Cookies help us deliver our Services. By using our Services, you agree to our use of cookies. Learn More.

The Untold Truth Of Ron Burgundy

Throughout his career, comedian Will Ferrell has played plenty of memorable and larger-than-life characters, from Ricky Bobby in Talladega Nights to Brennan in Step Brothers and Buddy the title elf in Elf, but few have left as large of a cultural imprint as Ron Burgundy, the eponymous anchorman of the Anchorman film series. Always clad in an impeccable suit and perpetually sporting perfect hair and an enormous mustache, Ron Burgundy is the perfect parody of a local newsperson, deeply overestimating his own importance, intelligence, and level of celebrity at basically every turn.

This fictional newscaster has "anchored" two films, but he's also appeared across several mediums, making it pretty clear that Ferrell is just as attached to this deeply beloved character as anyone else. You already know that he owns several leather-bound books and smells of rich mahogany, but here's a few things you might not know about San Diego's most beloved newsperson. This is the untold truth of Ron Burgundy.

Who plays Ron Burgundy?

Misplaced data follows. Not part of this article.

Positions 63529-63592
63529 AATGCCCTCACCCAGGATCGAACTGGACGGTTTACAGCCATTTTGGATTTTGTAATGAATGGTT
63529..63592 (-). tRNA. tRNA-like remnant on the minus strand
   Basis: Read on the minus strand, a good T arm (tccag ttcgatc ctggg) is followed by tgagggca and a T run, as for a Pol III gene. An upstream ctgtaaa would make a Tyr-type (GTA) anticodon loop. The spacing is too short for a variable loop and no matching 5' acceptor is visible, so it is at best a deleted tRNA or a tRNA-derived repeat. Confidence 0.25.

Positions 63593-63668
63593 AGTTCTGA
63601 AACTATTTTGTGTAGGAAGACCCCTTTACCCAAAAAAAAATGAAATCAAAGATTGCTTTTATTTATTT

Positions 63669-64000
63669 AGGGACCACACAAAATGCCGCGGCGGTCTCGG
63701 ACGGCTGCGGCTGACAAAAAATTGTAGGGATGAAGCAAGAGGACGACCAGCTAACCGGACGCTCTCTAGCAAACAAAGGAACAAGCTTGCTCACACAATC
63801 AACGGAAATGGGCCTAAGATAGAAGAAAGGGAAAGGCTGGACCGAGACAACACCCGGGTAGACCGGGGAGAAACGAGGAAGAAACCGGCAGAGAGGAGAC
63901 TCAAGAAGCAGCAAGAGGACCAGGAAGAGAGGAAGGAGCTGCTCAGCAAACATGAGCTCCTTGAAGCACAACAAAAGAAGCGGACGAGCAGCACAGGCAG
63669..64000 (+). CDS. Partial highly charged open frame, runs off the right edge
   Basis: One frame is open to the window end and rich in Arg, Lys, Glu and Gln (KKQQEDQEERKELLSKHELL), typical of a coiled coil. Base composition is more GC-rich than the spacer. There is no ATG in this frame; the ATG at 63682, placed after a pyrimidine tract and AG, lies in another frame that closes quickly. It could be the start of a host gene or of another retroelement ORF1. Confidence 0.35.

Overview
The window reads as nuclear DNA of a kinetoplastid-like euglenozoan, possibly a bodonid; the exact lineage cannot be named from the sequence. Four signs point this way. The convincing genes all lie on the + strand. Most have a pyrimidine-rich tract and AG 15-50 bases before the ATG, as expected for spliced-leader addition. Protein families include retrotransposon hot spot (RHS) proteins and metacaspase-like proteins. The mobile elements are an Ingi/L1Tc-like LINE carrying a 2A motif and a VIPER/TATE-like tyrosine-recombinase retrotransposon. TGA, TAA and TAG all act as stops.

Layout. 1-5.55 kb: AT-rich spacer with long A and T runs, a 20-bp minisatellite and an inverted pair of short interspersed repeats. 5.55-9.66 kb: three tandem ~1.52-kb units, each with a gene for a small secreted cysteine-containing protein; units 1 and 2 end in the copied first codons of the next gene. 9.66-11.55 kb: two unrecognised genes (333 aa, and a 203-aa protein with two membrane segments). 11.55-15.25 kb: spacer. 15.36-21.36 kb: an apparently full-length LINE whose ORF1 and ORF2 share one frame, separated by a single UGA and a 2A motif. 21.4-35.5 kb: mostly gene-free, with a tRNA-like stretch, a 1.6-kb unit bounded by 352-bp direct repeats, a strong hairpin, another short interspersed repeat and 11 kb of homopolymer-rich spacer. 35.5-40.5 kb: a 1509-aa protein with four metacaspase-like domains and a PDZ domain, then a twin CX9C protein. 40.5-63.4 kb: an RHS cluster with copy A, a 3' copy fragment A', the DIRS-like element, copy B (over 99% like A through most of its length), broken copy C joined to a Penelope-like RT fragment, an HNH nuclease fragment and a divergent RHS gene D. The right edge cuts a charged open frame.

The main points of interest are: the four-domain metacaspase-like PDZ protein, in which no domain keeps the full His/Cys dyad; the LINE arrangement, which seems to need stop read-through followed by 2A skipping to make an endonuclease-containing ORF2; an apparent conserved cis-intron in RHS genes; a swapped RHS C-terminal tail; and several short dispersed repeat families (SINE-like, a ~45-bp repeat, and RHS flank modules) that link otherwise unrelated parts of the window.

Truly, there would be no Ron Burgundy without the man who plays him, and it's impossible to imagine anyone else stepping into Ron's perfectly polished shoes. However, Will Ferrell isn't Ron Burgundy in real life, but instead, a super-talented funnyman who's starred in some of the most popular comedies of the past few decades.

Of course, everybody knows that Ferrell got his start on Saturday Night Live, making himself a star during a seven-year run from 1995 to 2002. With impressions that range from Alex Trebek to George W. Bush to a host of original characters and three best-of specials, Ferrell made sure he was one of the show's most unforgettable cast members for years to come, and in the decades since he served as a regular cast member, it's hard to say that anybody's star rose as high as Ferrell's did.

In terms of film and television, Ferrell has appeared in everything from Wedding Crashers to Zoolander to Stranger than Fiction to The Office, creating huge, bombastic characters and proving that he'll do just about anything for a laugh but still infusing his roles with plenty of emotional heft and heart, especially in less raunchy projects like Elf. Ferrell also does plenty of work behind the scenes; he created Funny or Die with frequent collaborator Adam McKay, founded a now-shuttered production company with McKay, and has served as executive producer for shows like Eastbound & Down and Succession.

The original Anchorman

For many comedy fans, they can split their lives into two parts: before Anchorman, and after Anchorman. In the fledgling years of internet memes, Anchorman: The Legend of Ron Burgundy hit theaters in 2004, giving fans one of the most quotable movies of all time (even years down the road, it's hard to make it through any given day, week, or month without at least one person referencing the film).